Just over two months ago, HSJ wrote an editorial suggesting the approach being taken to the recruitment of the NHS’ new chief operating officer would result in “a good chief executive being ripped away from a trust that needs them.” We also said that, as a result, the new COO would be seen “as someone not strong enough to resist having their arms twisted by the powerful”.

But HSJ was wrong – the outcome has been even worse.

Our predictions were accurate, but what we did not contemplate was the role would be taken up on a temporary basis – creating greater uncertainty when the service is crying out for stability; and throwing even more shade over the actions of those involved.

Before we explain why the events of the last few months are such a cause for concern, let us be clear that Amanda Pritchard is a fine trust chief executive with a strong, values-based reputation.

It is worth briefly recapping the events which have led up to her appointment. In early March, NHS Improvement chief executive Ian Dalton and NHS England number two Matthew Swindells were told that their posts were being made redundant and offered packages in return for not challenging the decision.

As highlighted in our April editorial, Ms Pritchard very quickly emerged as the preferred choice of NHSI chair Dido Harding and her NHSE counterpart David Prior (indeed much of the last two months has smacked of a decision looking for an argument to support it).

The only problem with Baroness Harding and Lord Prior’s choice was that Ms Pritchard was very, very reluctant to take up the role. She was profoundly nervous about the way Mr Dalton and Mr Swindells had been treated, was ultra-loyal to Guy’s and St Thomas’ (which she knew was about to enter one of the most important periods in its history), and realised that every other credible candidate had turned the job down (as was the case when Mr Dalton was appointed).

She was asked once, twice, three times (at least) before she finally gave in.

But she agreed to move only on one condition – that she would take up the post on secondment for “up to two years”.

This fact was omitted from all public announcements and indeed many NHSE/I staff – some relatively senior – were unaware of it until HSJ published an update last night. Meanwhile, Ms Pritchard sent a note to thousands of GSTT staff explicitly saying she “expected to return”.

When this note was drawn to the attention of NHSE/I, it was suggested that the decision to second Ms Pritchard was all about the need to move quickly and that, anyway, she would probably take up the job substantively eventually.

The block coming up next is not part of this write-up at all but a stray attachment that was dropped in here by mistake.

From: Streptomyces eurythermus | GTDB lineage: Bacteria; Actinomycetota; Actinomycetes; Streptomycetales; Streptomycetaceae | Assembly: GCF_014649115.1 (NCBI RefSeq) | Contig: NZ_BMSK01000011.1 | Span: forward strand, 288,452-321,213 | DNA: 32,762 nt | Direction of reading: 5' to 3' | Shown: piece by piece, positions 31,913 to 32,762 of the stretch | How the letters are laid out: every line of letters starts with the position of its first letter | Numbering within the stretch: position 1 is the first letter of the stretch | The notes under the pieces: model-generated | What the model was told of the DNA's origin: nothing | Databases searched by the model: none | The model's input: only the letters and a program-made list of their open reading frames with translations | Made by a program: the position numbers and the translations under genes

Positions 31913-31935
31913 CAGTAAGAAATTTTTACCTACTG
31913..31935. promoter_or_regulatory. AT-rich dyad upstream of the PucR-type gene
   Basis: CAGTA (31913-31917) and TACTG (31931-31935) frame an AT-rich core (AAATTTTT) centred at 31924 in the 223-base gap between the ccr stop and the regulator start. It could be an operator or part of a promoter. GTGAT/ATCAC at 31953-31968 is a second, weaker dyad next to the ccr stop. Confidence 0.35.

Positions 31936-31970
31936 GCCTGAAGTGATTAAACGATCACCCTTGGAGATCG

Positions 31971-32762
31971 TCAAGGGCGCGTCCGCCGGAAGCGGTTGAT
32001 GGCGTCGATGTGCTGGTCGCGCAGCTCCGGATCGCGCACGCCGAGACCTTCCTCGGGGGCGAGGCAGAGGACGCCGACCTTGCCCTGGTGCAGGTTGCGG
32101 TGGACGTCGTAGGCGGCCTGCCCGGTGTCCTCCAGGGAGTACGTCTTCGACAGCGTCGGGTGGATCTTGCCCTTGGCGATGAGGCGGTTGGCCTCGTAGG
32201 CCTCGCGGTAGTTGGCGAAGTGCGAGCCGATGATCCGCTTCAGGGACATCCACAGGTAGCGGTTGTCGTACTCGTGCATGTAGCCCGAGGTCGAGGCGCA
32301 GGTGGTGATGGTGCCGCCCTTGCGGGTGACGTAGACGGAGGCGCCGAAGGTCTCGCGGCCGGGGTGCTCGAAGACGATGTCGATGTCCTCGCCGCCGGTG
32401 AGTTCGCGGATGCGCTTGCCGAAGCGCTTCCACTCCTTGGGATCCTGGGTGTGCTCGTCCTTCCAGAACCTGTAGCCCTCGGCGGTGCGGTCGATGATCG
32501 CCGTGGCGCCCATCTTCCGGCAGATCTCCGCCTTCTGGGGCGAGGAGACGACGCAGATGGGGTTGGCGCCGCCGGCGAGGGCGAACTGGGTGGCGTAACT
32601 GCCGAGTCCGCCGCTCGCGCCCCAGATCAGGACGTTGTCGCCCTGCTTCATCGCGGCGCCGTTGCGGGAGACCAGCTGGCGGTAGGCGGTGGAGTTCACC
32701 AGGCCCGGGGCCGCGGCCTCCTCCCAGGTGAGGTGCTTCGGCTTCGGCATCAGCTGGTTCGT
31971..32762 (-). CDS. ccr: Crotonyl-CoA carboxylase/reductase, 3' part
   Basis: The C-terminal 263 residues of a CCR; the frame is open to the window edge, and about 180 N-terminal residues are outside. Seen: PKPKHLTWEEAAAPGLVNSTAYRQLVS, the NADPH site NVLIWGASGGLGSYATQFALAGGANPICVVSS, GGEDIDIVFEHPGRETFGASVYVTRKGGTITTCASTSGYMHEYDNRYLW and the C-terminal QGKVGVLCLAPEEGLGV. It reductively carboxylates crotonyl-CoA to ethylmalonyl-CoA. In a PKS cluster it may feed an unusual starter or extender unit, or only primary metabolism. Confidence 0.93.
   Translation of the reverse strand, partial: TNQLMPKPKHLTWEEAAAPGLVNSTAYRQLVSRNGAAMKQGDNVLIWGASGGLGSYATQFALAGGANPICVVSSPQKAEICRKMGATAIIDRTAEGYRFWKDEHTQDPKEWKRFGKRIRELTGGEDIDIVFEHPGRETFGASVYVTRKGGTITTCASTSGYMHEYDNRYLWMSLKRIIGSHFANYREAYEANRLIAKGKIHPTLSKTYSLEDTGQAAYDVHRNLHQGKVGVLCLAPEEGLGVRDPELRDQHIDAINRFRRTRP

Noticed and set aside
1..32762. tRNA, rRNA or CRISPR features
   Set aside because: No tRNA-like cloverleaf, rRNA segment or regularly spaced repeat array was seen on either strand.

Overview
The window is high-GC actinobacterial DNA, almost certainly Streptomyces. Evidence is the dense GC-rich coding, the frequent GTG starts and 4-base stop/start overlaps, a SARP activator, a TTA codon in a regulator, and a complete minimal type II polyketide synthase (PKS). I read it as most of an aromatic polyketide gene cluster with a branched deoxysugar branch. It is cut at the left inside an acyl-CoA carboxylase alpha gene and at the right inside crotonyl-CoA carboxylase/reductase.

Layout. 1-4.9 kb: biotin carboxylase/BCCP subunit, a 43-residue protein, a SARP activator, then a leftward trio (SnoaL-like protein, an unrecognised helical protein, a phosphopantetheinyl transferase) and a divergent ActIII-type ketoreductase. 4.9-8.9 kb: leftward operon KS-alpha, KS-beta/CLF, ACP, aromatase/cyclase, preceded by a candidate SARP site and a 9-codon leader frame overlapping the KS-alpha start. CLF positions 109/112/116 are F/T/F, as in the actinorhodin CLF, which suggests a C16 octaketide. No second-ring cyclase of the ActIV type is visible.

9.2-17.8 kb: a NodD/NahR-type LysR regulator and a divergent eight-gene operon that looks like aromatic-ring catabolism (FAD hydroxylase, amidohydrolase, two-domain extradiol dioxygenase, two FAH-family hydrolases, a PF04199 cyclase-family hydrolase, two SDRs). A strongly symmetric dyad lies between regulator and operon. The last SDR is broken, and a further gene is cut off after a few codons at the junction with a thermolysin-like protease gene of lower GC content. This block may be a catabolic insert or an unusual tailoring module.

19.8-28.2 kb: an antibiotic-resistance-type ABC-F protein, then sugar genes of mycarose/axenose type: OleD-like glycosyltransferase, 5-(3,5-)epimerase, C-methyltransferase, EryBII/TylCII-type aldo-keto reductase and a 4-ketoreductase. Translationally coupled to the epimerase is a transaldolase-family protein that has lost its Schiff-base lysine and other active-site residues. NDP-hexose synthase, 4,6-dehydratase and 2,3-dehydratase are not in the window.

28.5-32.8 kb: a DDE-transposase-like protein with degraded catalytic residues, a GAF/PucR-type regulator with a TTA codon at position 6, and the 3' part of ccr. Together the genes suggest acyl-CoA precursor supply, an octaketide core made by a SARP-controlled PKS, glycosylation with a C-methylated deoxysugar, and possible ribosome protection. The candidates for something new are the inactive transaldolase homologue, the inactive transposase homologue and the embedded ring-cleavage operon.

These two positions do not sit comfortably together. They create a misleading picture at best. Others may choose a stronger word to describe one or both of them.

GSTT chair Sir Hugh Taylor fought tooth and nail to keep Ms Pritchard but, once she had decided to go, argued for a clean break so that he could get on and appoint a new chief executive. ‘No dice’ said Ms Pritchard and so yet another big London trust enters a period of leadership uncertainty.

Meanwhile, for staff at NHSE/I and in the wider NHS leadership community, Ms Pritchard’s position is already undermined. It is reasonable to expect anyone to take six months or so to get their feet under the table in such a big job. Given the last six months of any secondment is naturally taken up with tying up loose ends and preparing for return, that means that Ms Pritchard will be fully engaged in the role for just a year.

As any observer will know such ‘here today, gone tomorrow’ appointments have a poor record of achievement – just look at Sir Jim Mackey’s tenure at NHSI, another fine trust chief executive whose own secondment meant his loyalties were always divided and did not give him time to implement many of the changes he wanted to see.

Ms Pritchard has, rightly so, many influential and knowledgeable fans and HSJ has been careful to give them a listen.

Their argument is that the GSTT leader is such an outstanding candidate that her secondment, and the uncertainty and disruption it brings, is a “price worth paying” to get her to do the job.

As we have stressed, Ms Pritchard is a good chief executive, but she is not head and shoulders above any other credible alternatives. HSJ is confident that this argument would also make her uncomfortable and nervous – the weight of expectation will be great enough without the suggestion that she is some kind of ‘special one’.

Ms Pritchard’s fans also claim that the charm offensive from NHSE/I leaders (and others) will continue in an attempt to make her commit full-time to the role. They are sincere, but they are also the same people who claimed Sir Jim could be persuaded to change his mind (and then said his return to the North East was inevitable).

Ms Pritchard would be wise to learn the lessons of Sir Jim’s tenure. If she wants to maintain her hard won and justified reputation and reduce damaging uncertainty at GSTT and in the wider NHS, she must declare now that she intends to take up the post permanently, and accept the risk that goes with that, or withdraw from the role.

As for the selection process and those responsible for it, HSJ hopes that it will receive the scrutiny it deserves and that the appropriate consequences will follow.